An important part of creating an estate plan is the selection of the person who will take over your financial matters for you after your death. If you have a living trust, that person is called the "successor trustee." If you have a will, that person is called the "executor."
Your successor trustee or executor should be someone who is physically and mentally capable of taking care of business. Some people might be too busy to be given this job. Others might be very nice but not well suited to handling business matters in a timely fashion. Preferably, the person designated should live close by; otherwise it might be very difficult for them to fulfill their responsibilities.
A will must go through the court probate process and everything that the executor does is under the supervision of the court. The executor has a precise set of rules to follow and strict timelines. The work includes getting all the property in the estate appraised, making reports to the court, and petitioning the court for approval of every action taken. The executor has to keep an exact accounting of all expenses paid and make a report to the court. In contrast, the successor trustee also has to deal with the estate assets and inform the beneficiaries of his or her actions but can do so in a much less formal fashion. In addition, the successor trustee does not have to get permission from a court before taking action or report his or her actions to a court. Because of this relative autonomy, a good successor trustee can get a simple trust estate settled in a couple of months whereas even a simple probate estate usually takes an average of 18 months to settle. Even though a successor trustee is not under court supervision and scrutiny, there is one key thing to note: the successor trustee can be held accountable in a court of law for any mismanagement or neglect of estate duties just as the executor can.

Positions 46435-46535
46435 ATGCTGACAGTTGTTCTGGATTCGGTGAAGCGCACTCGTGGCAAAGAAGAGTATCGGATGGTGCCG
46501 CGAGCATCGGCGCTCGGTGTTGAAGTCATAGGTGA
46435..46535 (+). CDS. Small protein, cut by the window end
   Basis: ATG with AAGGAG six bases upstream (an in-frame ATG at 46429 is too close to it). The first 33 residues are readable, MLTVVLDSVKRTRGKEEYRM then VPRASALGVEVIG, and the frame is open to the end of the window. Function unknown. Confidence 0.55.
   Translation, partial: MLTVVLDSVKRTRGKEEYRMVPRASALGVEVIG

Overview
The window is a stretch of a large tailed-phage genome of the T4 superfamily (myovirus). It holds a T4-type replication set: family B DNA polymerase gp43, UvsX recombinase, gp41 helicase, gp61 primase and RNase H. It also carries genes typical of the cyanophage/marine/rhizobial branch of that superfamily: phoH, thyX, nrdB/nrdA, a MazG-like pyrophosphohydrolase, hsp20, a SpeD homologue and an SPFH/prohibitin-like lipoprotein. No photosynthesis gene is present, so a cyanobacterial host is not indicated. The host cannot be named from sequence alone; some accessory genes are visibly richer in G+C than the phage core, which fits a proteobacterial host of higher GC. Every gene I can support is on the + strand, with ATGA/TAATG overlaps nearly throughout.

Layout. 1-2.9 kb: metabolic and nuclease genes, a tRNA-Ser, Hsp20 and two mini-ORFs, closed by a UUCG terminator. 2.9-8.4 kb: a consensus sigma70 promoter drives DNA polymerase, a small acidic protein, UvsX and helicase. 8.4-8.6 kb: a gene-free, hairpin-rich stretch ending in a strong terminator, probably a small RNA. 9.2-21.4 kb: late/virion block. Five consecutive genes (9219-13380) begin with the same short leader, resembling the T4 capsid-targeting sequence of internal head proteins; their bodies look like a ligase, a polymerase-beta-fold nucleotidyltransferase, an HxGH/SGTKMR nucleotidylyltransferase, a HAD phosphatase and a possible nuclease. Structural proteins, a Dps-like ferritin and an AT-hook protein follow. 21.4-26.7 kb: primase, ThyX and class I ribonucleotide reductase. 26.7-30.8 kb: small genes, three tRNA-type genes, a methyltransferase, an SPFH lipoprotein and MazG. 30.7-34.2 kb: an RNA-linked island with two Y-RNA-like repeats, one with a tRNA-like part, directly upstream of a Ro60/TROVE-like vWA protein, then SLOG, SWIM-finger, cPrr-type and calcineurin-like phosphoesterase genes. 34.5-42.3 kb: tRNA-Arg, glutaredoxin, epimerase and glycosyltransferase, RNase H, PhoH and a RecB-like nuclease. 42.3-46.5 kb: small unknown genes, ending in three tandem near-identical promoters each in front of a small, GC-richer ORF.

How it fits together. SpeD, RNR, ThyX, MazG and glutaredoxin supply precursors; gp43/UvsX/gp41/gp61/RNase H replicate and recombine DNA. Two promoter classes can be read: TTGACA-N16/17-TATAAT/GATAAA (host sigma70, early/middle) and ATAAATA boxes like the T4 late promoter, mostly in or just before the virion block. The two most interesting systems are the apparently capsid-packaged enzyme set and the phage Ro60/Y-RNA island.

Besides court oversight, another major difference between successor trustees and executors is that California law provides a fee for executors. The fee is set by statute and based on the gross value of the estate. For example, if an estate is valued at $500,000, the probate representative will be paid $13,000 as a statutory fee. (By the way, this is the same amount the attorney is entitled to). The executor can waive the statutory fee, but most do not. During my handling of probates, I have seen family members get upset when they realize that their brother or sister is getting a larger share of the estate because they were named as the executor of the will. Where there is no will, the court will appoint someone as the estate representative. That person is called the administrator. I have also seen family members fight to be appointed as the administrator in order to receive the statutory fee.
In contrast to the fees paid in probate, the successor trustee is entitled to reasonable compensation for performing his or her duties unless the trust document provides otherwise. Reasonable compensation is usually an hourly rate determined by the prevailing wage rate for like work, the difficulty involved in handling the estate administration, and the relative skill and knowledge of the successor trustee. As a matter of practice, most persons creating a trust choose not to provide compensation to the successor trustee on the premise that that person will perform his or her duties out of love and/or respect for them. This is especially true where the successor trustee is also a beneficiary under the trust. If you are concerned with reducing the cost of administering your estate and the time involved, a living trust handled by a competent successor trustee is the way to go.